Let $X_i$ be i.i.d. random variables on $\{1,\dots,d\},d\in \mathbb N$.

What is the best way to analytically treat

$$\left(\sum_{k=1}^{n} X_k \right ) \mod d$$

Is there a general recipe to get rid of the modulo $d$ condition?

For example, how would one calculate the weak limit of the above expression as $n\mapsto \infty$?


A tool to keep in mind when modulo are involved is discrete Fourier transform. Here, one considers $U=\{z\in\mathbb C\mid z^d=1\}$ the set of the $d$th roots of $1$, and the transform $g_X:U\to\mathbb C$ defined by $$g_X(z)=\mathbb E(z^X)=\sum\limits_{k=1}^d\mathbb P(X=k)z^k$$ Then, $g_X$ characterizes the distribution of $X$ since, for every $1\leqslant k\leqslant d$, $$ \mathbb P(X=k)=\frac1d\sum_{z\in U}z^{-k}g_X(z) $$ In a special case, things are even simpler, using the following result:

Factoid: For every independent $X$ and $Y$, if $X$ is uniformly distributed modulo $d$ then $X+Y$ is uniformly distributed modulo $d$ as well.

In your case, as soon as even only one random variable $X_m$ is uniformly distributed modulo $d$, every sum $\sum\limits_{k=1}^nX_k$ such that $n\geqslant m$, is uniformly distributed modulo $d$.

To prove the factoid above, the elementary approach works but one can also note that $X$ is uniformly distributed modulo $d$ if and only if $g_X(1)=1$ and $g_X(z)=0$ for every $z\ne1$ in $U$. Since $g_{X+Y}=g_X\cdot g_Y$ for independent $(X,Y)$ and $g_Y(1)=1$ for every $Y$, the same holds for $g_{X+Y}$, that is, $g_{X+Y}(1)=1$ and $g_{X+Y}(z)=0$ for every $z\ne1$ in $U$. Thus, $X+Y$ is uniformly distributed modulo $d$, QED.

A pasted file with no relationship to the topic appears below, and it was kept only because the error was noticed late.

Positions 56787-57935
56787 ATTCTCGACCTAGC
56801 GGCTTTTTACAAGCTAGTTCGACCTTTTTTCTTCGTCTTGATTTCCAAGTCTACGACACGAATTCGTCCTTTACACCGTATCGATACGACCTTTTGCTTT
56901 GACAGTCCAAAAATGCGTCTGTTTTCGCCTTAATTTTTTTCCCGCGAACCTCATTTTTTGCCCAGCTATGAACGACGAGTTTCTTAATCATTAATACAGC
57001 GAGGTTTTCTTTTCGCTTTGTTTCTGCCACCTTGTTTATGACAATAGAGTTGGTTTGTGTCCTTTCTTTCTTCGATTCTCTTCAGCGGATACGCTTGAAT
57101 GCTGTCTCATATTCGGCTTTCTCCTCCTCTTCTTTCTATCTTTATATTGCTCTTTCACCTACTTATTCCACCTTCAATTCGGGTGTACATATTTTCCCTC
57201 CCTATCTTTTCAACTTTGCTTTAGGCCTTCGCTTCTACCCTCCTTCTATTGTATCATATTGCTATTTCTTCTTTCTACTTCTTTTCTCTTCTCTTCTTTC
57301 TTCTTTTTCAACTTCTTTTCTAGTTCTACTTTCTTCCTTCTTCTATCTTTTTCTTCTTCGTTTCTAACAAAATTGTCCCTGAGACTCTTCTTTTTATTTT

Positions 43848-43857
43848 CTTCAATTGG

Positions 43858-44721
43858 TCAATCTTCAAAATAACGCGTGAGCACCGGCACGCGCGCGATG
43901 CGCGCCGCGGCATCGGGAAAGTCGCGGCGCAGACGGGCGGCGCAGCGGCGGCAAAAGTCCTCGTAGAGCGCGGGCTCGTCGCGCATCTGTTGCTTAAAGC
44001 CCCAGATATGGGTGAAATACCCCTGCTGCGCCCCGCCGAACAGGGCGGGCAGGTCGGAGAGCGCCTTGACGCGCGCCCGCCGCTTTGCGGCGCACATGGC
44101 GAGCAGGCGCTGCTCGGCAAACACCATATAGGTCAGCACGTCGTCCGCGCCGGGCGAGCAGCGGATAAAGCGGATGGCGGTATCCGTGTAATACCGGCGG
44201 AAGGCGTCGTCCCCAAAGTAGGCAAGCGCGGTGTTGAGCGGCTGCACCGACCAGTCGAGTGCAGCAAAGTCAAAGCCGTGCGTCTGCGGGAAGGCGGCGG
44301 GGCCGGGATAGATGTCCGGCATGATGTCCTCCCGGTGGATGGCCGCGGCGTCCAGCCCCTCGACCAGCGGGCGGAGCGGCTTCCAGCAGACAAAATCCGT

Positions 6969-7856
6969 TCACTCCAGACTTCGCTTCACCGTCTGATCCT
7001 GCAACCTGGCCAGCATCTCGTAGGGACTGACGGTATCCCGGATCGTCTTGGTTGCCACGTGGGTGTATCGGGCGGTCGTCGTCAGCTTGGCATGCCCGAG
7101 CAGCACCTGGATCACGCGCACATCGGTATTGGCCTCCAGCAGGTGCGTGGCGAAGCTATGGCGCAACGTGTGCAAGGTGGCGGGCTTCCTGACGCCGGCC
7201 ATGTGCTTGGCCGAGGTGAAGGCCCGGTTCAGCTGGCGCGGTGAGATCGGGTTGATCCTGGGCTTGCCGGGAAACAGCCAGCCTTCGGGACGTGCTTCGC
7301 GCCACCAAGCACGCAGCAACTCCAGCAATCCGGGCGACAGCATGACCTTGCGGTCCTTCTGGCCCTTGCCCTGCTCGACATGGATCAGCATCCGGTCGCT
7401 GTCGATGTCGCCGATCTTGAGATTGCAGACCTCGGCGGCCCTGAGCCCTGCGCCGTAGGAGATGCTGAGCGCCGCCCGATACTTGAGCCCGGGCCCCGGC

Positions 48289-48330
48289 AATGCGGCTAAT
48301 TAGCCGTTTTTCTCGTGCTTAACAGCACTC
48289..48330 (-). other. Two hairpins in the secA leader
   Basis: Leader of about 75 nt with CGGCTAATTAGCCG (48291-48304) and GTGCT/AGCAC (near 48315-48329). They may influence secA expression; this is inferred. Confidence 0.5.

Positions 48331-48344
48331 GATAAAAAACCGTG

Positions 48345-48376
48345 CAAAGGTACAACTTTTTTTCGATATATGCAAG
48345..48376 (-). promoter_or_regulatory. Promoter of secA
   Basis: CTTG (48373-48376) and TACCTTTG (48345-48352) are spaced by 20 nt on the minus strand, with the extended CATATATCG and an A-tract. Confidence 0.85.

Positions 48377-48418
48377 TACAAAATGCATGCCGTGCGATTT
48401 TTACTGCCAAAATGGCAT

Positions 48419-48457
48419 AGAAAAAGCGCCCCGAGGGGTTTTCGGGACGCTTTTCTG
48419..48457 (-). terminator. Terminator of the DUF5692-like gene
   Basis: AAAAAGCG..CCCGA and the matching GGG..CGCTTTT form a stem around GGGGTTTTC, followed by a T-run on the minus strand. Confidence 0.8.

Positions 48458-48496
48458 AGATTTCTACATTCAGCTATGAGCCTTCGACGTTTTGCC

In the general case, if $(X_k)$ is i.i.d. and distributed like $X$, one notes that $g_{X_1+\cdots+X_n}=(g_X)^n$. Thus $g_{X_1+\cdots+X_n}(1)=1$. For every $z$ in $U$, $|g_X(z)|\leqslant1$. Assume that $|g_X(z)|\lt1$ or every $z\ne1$ in $U$. Then $g_{X_1+\cdots+X_n}(z)\to0$ for every $z\ne1$ in $U$, that is, $g_{X_1+\cdots+X_n}\to g_Y$, where $Y$ is uniformly distributed modulo $d$, hence:

$X_1+\cdots+X_n$ converges in distribution to the distribution uniform modulo $d$.

The exception is when $|g_X(z)|=1$ for some $z\ne1$ in $U$. This implies that $z^X$ is almost surely constant, that is, that $jX$ is constant modulo $d$, for some $1\leqslant j\leqslant d-1$ (consider for example $d=6$ and $\mathbb P(X\in\{0,2,4\})=1$). But, if $\mathbb P(X=k)\ne0$ for every $1\leqslant k\leqslant d$, this cannot happen.


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